Despite the heavy rain that is keeping them out of their fields for days at a time, Minnesota farmers are on track with planting their crops. However, their counterparts across the broader region are facing more significant delays, with the potential for dire consequences.
The Associated Press quotes the U.S. Agriculture Department, which reports that an average of only 3 and a half days were suitable for fieldwork for Minnesota farmers last week. The report finds that Minnesota farmers have reached planting levels close to their five-year averages, with 97 percent of the state's corn acreage planted and soybean planting 93 percent complete.
But the Forum News Service that many Upper Midwest farmers are battling uncooperative weather for the second straight year, and many fields in the region simply won’t get planted. Producers who farm them will receive prevented-planting payments. And since many fields were planted late, crops will be more susceptible to unfavorable weather during the rest of the growing season. Late-planted crops generally don’t achieve the yield results that crops planted at the optimal times do.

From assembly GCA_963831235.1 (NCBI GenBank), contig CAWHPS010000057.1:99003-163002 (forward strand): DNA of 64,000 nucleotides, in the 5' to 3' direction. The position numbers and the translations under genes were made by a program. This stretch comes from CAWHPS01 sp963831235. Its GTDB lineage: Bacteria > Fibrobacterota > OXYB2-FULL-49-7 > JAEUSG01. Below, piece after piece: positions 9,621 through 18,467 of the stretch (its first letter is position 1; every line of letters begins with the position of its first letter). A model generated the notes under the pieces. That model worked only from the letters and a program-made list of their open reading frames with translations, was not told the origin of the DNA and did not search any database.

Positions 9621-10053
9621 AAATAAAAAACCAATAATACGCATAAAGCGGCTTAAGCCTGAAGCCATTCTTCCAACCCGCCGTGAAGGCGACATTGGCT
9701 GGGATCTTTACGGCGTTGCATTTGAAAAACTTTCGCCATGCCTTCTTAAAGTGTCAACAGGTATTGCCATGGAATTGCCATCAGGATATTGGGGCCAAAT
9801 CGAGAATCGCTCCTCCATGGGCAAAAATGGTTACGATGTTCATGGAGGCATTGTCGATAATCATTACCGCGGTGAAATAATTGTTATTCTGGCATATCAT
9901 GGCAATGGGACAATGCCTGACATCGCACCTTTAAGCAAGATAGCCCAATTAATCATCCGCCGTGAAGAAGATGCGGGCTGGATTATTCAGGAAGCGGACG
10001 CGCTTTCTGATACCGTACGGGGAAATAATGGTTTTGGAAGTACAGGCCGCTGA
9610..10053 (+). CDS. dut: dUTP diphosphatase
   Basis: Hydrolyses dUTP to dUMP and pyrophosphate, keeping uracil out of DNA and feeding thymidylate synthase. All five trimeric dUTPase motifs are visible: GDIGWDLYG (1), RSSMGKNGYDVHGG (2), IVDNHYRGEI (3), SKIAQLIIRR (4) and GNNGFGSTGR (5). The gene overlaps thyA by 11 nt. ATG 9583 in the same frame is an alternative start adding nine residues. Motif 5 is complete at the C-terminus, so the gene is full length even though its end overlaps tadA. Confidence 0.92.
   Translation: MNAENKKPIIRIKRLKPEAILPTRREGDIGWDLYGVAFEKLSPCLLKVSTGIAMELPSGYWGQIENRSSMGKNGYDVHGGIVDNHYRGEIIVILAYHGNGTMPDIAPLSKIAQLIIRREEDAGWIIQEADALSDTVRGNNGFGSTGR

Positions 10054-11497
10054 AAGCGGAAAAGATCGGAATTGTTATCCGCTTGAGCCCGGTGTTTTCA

Late planting was widespread across North Dakota. Last year's heavy spring rains in the region fell on fields short on moisture due to drought. This year, the region had considerable subsoil moisture, so the precipitation is more likely to remain on top of fields and keep them from being worked.
It’s too late to safely plant corn, even the fastest-maturing varieties, in the northwestern corner of the state, said Jeff Coulter, University of Minnesota Extension corn specialist. Many farmers in northwest Minnesota will plant soybeans on fields initially slated for corn, he said.
The Associated Press adds that the long, cool spring will delay Minnesota’s strawberry season by up to two weeks. Despite that, the state Agriculture Department says Minnesota strawberry producers predict a large, healthy crop. Consumers can also expect Minnesota raspberries and blueberries to ripen later than normal.